Mr. Robson makes several errors in his commentary regarding the premier's recent announcement of her solution for labour peace with the BCTF.
He states, "Part of the government's proposal included recognizing that teachers have a right to bargain class size and composition _"
In fact, the government's proposal specifically states that public school teachers and their employers will not be able to bargain class size and composition.
The proposal suggests a parallel discussion take place, outside of the collective bargaining process.
Language about class size and composition was stripped from collective agreements across the province in 2002, when Bills 27 and 28 were enacted. Subsequently, these laws have been found to be unconstitutional, but they were replaced by identical language in Bill 22.
Mr. Robson also incorrectly implies that teachers are not "sitting down and logically discussing problems."
The reality is that representatives of the BCTF and BC Public School Employers' Association (BCPSEA) had been engaged in discussions since December, and they successfully created a framework to guide the next round of collective bargaining, which began Feb. 4 (the current contract expires on June 30).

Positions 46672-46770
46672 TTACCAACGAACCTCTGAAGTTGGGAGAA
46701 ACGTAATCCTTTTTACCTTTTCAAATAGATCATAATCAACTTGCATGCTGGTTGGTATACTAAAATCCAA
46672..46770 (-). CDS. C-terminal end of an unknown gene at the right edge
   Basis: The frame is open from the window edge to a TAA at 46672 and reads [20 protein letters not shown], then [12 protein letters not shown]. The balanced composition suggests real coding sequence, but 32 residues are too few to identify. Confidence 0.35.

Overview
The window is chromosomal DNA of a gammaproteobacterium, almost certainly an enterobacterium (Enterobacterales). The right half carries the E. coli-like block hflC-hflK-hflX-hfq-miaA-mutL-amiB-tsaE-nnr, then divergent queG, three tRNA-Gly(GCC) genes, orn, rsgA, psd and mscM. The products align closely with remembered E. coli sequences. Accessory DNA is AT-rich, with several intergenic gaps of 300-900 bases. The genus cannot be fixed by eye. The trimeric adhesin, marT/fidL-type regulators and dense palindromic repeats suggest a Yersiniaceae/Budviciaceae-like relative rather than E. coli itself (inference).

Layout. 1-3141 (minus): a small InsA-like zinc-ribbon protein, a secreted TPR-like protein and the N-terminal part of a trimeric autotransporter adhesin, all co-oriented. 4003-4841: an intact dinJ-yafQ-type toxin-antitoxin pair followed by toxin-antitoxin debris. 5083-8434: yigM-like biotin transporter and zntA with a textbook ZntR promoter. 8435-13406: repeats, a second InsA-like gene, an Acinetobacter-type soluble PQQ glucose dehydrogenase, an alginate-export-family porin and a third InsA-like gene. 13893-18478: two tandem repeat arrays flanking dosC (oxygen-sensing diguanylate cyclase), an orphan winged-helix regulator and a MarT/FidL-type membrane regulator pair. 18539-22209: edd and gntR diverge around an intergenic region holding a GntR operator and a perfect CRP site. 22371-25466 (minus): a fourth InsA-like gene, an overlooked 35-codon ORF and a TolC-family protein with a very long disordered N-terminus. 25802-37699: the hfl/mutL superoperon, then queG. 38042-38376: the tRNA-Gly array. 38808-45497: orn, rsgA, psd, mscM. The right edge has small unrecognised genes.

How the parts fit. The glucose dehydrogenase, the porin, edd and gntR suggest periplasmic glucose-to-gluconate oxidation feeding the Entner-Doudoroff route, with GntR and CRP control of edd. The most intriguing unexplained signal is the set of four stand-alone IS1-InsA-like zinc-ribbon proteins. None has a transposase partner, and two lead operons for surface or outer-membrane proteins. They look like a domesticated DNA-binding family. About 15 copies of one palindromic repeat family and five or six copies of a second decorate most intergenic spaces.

BCTF leaders dismissed Christy Clark's trial balloon of a 10-year contract because it was unnecessary, and representatives from the Ministry of Education were actually present as BCTF and BCPSEA created the bargaining framework "in a measured and constructive way." It was finalized the exact same week she made her baffling announcement in a Surrey school.
Lucinda Tooker, Maple Ridge